Read more from our testing of knife sets here.

Audio

Best true wireless earbuds: AirPods Pro ($199, originally $249; amazon.com)

Apple AirPods Pro
Apple AirPods Pro

Apple’s AirPods Pro hit all the marks. They deliver a wide soundstage, thanks to on-the-fly equalizing tech that produces playback that seemingly brings you inside the studio with the artist. They have the best noise-canceling ability of all the earbuds we tested, which, aside from stiff-arming distractions, creates a truly immersive experience. To sum it up, you’re getting a comfortable design, a wide soundstage, easy connectivity and long battery life.

Read more from our testing of true wireless earbuds here.

Best noise-canceling headphones: Sony WH-1000XM4 ($278, originally $349.99; amazon.com)

Sony WH-1000XM4
Sony WH-1000XM4

Not only do the WH-1000XM4s boast class-leading sound, but phenomenal noise-canceling ability. So much so that they ousted our former top overall pick, the Beats Solo Pros, in terms of ANC quality, as the over-ear XM4s better seal the ear from outside noise. Whether it was a noise from a dryer, loud neighbors down the hall or high-pitched sirens, the XM4s proved impenetrable. This is a feat that other headphones, notably the Solo Pros, could not compete with — which is to be expected considering their $348 price tag.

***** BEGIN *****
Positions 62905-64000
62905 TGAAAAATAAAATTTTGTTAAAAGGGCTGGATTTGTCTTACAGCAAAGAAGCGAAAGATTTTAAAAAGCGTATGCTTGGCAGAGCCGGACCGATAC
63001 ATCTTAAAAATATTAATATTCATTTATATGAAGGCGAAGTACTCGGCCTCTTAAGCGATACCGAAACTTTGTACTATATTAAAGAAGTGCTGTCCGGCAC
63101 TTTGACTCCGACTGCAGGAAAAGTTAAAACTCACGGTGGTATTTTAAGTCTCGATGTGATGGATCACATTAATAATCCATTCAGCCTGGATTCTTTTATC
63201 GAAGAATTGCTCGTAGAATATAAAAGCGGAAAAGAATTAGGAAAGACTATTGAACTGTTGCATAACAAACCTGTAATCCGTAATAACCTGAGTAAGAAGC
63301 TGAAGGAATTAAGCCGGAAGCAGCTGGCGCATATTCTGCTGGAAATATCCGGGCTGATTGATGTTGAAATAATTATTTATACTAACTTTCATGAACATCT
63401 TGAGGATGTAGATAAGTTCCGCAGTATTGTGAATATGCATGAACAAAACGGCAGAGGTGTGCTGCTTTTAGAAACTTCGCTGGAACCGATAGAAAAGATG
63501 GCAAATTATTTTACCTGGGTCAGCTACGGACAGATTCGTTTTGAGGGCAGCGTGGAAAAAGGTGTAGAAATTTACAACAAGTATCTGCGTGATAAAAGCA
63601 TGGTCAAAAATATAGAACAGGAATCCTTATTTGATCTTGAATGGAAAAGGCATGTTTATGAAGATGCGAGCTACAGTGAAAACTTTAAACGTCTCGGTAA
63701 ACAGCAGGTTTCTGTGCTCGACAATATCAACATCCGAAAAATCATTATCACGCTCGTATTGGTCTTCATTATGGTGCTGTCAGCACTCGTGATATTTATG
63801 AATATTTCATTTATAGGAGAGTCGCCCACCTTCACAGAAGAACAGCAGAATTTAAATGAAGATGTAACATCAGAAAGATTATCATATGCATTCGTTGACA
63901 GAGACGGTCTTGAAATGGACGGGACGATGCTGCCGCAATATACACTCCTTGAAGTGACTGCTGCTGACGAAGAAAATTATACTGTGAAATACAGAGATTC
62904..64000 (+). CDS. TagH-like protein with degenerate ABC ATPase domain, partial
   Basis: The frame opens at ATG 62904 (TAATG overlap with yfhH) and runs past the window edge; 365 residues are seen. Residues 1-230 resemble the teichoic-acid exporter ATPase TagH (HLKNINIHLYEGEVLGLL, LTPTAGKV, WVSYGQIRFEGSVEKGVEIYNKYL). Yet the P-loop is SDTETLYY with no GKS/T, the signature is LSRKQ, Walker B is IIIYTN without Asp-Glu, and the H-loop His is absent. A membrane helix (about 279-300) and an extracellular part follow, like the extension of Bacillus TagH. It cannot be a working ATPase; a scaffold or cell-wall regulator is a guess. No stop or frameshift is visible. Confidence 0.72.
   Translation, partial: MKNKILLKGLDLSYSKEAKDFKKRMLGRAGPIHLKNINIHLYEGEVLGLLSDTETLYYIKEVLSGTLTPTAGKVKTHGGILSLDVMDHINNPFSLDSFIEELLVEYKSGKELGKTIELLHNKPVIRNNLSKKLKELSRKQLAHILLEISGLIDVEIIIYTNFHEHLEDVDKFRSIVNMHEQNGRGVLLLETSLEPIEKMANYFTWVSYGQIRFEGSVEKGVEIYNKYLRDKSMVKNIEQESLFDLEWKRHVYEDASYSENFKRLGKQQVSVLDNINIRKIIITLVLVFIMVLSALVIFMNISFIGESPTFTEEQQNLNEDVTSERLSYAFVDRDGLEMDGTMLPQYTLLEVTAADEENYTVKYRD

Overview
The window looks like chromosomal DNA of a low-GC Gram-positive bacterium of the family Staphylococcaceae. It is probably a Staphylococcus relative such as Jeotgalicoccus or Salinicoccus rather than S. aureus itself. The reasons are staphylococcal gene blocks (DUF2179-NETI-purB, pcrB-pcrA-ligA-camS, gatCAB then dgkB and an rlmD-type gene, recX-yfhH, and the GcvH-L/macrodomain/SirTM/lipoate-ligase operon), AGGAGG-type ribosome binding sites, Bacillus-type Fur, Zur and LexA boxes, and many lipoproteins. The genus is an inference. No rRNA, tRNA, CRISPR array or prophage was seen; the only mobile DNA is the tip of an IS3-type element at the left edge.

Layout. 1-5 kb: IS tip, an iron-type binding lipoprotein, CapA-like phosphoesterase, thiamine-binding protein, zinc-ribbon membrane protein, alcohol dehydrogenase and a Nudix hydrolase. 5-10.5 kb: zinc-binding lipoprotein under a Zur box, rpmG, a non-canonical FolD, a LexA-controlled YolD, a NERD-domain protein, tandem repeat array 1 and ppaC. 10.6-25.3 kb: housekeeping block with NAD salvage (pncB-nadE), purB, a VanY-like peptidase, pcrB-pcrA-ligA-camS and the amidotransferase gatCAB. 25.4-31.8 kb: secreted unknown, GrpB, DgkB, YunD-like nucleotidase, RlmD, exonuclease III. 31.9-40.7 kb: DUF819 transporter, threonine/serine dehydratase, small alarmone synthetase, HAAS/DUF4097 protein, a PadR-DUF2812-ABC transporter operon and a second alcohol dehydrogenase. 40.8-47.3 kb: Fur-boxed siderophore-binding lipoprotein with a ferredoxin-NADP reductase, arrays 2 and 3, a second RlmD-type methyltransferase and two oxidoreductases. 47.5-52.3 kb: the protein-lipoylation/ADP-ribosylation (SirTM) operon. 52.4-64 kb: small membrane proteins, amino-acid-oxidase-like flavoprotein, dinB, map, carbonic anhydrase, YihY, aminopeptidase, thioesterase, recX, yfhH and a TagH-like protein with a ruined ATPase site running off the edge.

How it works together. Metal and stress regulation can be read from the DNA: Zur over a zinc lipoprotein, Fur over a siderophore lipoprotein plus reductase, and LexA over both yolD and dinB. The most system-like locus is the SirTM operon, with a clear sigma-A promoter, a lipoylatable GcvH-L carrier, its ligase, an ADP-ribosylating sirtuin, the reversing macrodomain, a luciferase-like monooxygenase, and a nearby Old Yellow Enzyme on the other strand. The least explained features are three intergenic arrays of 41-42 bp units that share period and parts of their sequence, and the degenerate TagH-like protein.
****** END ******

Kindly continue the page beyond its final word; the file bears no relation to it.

Read more from our testing of noise-canceling headphones here.

Best on-ear headphones: Beats Solo 3 ($119.95, originally $199.95; amazon.com)

Beats Solo 3
Beats Solo 3

The Beats Solo 3s are a phenomenal pair of on-ear headphones. Their sound quality was among the top of those we tested, pumping out particularly clear vocals and instrumentals alike. We enjoyed the control scheme too, taking the form of buttons in a circular configuration that blend seamlessly into the left ear cup design. They are also light, comfortable and are no slouch in the looks department — more than you’d expect given their reasonable $199.95 price tag.